The primary treatment modality in all patients was neck dissection, the extent of which was determined by the location and extent of disease. Of the 70 patients, 64 patients underwent unilateral neck dissection, and 6 patients with bilateral cervical disease underwent bilateral synchronous neck dissection (Table 1). Following histopathological assessment, each patient was assigned a pathological neck stage, according to the American Joint Committee on Cancer 2002 staging classification, and the sites of malignant nodal involvement were recorded (Table 2 and Table 3). Levels I and II of the neck were involved in 74% of neck dissection specimens. Macroscopic extracapsular spread (ECS) of tumor beyond the capsule of an involved lymph node was evident in 26 patients (37%), all of whom also had pN2 or pN3 disease. Microscopic ECS was present in 17 patients (24%), and all but 1 of these patients also had pN2 or pN3 disease.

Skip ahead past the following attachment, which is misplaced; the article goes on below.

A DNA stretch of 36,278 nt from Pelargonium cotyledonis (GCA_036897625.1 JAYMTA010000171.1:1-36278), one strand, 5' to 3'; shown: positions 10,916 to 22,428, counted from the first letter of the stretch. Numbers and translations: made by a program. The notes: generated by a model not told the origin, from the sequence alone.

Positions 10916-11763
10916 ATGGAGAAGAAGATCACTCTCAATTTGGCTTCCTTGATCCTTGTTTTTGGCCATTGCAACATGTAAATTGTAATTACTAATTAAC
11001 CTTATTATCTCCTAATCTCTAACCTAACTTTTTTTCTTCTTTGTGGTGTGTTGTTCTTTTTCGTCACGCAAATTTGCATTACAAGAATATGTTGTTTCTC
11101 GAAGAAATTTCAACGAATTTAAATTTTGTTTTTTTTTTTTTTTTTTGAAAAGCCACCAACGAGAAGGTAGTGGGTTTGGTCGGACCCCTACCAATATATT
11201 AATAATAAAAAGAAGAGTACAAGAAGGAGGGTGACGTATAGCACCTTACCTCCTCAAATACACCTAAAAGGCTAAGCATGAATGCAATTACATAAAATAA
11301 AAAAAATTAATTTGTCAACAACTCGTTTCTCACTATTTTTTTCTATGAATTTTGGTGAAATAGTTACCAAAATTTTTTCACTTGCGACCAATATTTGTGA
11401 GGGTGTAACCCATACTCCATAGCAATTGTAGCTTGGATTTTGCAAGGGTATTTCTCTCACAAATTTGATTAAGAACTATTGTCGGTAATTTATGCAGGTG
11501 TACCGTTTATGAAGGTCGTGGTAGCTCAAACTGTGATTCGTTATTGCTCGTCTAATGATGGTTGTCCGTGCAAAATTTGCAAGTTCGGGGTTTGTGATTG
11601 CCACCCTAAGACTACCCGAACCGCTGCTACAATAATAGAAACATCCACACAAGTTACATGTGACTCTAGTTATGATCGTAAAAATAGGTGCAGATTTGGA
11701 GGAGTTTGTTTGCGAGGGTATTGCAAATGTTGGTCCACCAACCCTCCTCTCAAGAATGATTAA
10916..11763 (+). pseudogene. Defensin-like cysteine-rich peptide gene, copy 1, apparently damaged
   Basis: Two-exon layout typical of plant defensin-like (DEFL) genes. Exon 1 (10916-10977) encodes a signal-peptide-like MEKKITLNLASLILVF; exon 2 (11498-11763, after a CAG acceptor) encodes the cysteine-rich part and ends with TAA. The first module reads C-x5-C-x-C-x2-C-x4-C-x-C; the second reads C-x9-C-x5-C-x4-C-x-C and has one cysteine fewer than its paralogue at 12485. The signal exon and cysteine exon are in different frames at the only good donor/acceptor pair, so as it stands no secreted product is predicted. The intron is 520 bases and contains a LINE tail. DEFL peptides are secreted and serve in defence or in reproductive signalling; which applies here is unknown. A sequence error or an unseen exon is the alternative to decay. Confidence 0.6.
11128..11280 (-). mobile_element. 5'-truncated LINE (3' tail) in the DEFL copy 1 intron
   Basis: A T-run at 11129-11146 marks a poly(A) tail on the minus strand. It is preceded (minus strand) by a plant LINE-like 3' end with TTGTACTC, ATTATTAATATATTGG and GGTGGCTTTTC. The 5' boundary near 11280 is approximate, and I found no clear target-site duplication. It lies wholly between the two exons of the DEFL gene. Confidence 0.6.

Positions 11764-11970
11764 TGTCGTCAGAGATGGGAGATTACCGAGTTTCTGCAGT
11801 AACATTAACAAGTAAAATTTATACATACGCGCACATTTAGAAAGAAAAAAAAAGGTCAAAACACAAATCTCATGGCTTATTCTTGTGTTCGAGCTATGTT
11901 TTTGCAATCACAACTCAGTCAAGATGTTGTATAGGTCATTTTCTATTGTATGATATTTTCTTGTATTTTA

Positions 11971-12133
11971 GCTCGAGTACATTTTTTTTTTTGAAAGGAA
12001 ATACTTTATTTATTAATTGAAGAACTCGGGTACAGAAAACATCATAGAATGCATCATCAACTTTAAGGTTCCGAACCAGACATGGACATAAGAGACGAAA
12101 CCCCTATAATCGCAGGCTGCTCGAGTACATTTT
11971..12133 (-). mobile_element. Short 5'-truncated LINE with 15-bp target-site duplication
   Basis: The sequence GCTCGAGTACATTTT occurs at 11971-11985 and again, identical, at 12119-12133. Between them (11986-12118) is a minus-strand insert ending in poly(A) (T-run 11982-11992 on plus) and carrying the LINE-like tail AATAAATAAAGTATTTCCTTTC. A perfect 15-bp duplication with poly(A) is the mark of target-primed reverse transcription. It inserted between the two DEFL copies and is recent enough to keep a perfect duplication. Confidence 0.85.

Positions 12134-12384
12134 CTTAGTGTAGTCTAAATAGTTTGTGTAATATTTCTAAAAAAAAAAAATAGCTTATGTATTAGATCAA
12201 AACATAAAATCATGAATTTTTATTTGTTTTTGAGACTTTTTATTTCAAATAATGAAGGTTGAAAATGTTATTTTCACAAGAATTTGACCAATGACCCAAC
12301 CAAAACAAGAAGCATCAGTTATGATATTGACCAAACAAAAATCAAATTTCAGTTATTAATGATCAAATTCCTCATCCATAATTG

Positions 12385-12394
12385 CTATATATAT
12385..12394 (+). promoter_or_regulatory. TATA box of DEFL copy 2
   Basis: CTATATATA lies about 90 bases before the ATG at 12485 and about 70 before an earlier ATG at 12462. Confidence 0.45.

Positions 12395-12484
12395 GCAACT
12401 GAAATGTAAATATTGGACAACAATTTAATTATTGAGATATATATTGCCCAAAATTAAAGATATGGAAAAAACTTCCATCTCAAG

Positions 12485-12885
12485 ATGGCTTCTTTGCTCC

Indications for adjuvant postoperative neck irradiation included previous open biopsy, ECS, and advanced neck disease (pN2 or pN3). The dose and fractionation schedules, treatment fields, and target volumes varied during the course of the study. Earlier in this series the standard postoperative dose was 50 Gy (to convert to rads, multiply by 100) in 25 fractions. Later, total doses of 54 to 60 Gy were more commonly used. A total of 60 patients received surgery and adjuvant postoperative radiotherapy. Of these 60 patients, 49 patients (82%) received irradiation to the dissected neck alone, while 11 patients had comprehensive irradiation that aimed to encompass both sides of the neck as well as potential mucosal sites in the nasopharyngeal, oropharyngeal, hypopharyngeal, and laryngeal regions.

Eight patients did not receive adjuvant radiotherapy. Of these, 2 patients had a single positive node with no ECS and radiotherapy was not recommended, 4 patients declined postoperative radiotherapy, and 2 patients died prior to the commencement of their postoperative radiotherapy. The radiotherapy records of 2 patients were incomplete.

Following treatment, patients were reviewed by the surgeon at 6-week intervals. The median duration of follow-up for the patients alive at the last point of contact was 45 months (range, 2-158 months).

STUDY END POINTS